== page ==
Venture Bros. Review: "Bot Seeks Bot" (Episode 5.07)
In the Venture Bros. universe, superheroes and supervillains and aliens and demons and all other creatures, whatever they may be, are just like us. Sure, they might have the ability to fly or super strength, but they have all the same foibles and follies as anyone else, sometimes moreso given the strangeness of their identities. At times, it’s almost as if the entire cast of the show is made up of neurotic characters from Woody Allen movies, only with the ability to destroy the world should they get tipped over the edge.
Because of this, one of the joys of the show has been exploring the weird niches of these characters’ lives. Not only does Venture ask the question of what do superheroes do for a living, it’s also about what they do for fun, how they socialize, how they blow off steam. Like the Marvel or D.C. universes the show so frequently parodies, Venture is so overloaded with super-powerful nuts that there has to be some sort of strange societal infrastructure to support all of this.
“Bot Seeks Bot” offers up another glimpse of the super-powerful’s downtime with its myriad of similarities with any other social scene. Brock and his friends at the O.S.I. are still trying to crack the identities of the Guild of Calamitous Intent’s Council of 13, but the only member of it they’re sure about, the Clue Clown, has recently died. They spy on his funeral and are able to identify another member of the guild, an android originally designed by, of all people, Jonas Venture. After finding a sadly obvious posting of his on Craigslist, they ask a “civilian” robot to masquerade as one of the Guild’s members so as to learn more about the rest of the Council. It’s a classic spy mission, staged as by-the-books as the O.S.I. can manage.
Things go terribly wrong, of course, and it’s not long before Brock and Shore Leave need to enter a Guild nightclub in order to rescue him. It’s the first time we’ve seen such a thing, but then, why shouldn’t the Guild of Calamitous Intent have a nightclub? Most of the episode concerns what goes on there, detailing for us who’s in the cool group and who’s left out, because that’s what’s really important to the villains, not piddling things like plans for world domination. Things get even worse when Rusty find out Brock is headed to a “costume party,” which is of course true in a way, and is immediately captured.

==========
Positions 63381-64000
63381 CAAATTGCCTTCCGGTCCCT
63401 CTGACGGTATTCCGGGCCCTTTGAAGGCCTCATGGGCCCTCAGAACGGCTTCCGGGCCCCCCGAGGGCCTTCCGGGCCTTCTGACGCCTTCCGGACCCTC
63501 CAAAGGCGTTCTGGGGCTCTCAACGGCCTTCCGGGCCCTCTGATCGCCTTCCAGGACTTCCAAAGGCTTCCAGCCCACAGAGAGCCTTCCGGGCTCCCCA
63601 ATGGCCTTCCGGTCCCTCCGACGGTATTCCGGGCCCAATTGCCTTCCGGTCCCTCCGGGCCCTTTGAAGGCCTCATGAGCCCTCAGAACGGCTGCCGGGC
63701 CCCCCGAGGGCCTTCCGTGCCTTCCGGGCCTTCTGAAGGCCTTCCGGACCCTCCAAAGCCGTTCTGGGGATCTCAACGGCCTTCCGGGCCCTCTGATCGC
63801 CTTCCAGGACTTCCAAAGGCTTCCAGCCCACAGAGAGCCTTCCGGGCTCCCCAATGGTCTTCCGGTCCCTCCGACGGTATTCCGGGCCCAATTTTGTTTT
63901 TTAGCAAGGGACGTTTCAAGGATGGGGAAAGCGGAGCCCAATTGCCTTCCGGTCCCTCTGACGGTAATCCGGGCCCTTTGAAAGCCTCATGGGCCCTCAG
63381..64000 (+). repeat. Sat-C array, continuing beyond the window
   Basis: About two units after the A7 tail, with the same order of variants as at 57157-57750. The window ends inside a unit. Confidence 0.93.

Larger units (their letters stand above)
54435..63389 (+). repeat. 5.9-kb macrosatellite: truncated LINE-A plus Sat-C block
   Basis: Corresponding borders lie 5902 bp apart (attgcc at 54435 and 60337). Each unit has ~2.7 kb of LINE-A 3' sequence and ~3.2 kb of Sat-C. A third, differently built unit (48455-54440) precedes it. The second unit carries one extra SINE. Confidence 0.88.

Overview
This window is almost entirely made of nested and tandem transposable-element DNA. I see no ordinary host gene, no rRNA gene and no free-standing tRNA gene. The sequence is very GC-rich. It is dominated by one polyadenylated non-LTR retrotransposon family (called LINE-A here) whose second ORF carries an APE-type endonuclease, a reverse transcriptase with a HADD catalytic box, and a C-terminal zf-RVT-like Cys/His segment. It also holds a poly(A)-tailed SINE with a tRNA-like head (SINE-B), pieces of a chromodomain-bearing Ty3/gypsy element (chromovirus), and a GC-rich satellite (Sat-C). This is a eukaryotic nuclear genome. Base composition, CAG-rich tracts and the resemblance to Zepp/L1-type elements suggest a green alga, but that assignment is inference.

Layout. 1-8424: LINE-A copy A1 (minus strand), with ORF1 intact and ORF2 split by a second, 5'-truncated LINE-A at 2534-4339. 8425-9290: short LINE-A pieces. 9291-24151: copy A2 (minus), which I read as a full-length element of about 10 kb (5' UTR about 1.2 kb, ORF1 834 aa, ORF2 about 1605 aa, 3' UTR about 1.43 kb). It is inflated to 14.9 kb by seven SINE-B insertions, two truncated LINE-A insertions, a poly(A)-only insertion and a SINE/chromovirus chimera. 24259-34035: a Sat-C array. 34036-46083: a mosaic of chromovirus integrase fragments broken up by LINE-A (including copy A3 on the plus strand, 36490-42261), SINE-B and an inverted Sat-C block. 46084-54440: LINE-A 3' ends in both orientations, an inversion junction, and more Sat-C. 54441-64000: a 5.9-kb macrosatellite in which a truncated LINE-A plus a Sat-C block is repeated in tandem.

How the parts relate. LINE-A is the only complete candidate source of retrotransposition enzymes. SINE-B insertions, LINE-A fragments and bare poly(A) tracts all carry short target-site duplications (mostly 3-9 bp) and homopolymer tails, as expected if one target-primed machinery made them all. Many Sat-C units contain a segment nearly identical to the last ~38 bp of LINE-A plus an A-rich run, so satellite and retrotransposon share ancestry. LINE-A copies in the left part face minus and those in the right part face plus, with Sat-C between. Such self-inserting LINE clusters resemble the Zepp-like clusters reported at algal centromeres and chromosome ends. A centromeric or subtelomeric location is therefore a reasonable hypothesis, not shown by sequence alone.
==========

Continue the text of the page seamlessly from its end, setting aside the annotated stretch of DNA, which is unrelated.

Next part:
The real energy of “Bot Seeks Bot,” despite all the secret operations, is on the weirdness of these people socializing. They’re all still in costume and as eccentric as ever, but that doesn’t mean they’re not looking to hook up with someone for the night. There are cool kids and nerds, and it’s hard not to feel for those left out, even when they’re Rusty Venture. It’s also fun to watch such a goofy cast interact in ways that aren’t just fighting against each other. One of the things Venture Bros. discovered long ago was that while it’s fine to have heroes and villains face off in battle, the real joy comes from when they’re forced to interact without the fighting. “Tag Sale” was such a revelation in the first season because the truce between the O.S.I. and the Guild forced everyone to speak with each other. It’s the same case here, only with more dancing and much higher stakes.
I usually don’t care about spoilers in these reviews, but the end of “Bot” features a big enough event that I feel I’d best warn anyone who hasn’t seen the episode now before I get into it. Has Rusty been permanently killed by the giant disco ball that falls on him? To be frank, I really doubt it, as despite the hundreds of other Venture Bros. characters, Rusty is still the center of the show. What makes the event so great, though, is that we know by now that Venture is willing to kill off characters, even main ones, so there’s some real risk here. Venture without Rusty is a very different show, but it wouldn’t be the first time Doc and Jackson decided it was time for something new and pulled the chairs out from under us. Again, I don’t think that’s the case here, but then… maybe I’m wrong? Next week is this incredibly short season’s finale, and with it we should get an answer, one way or another.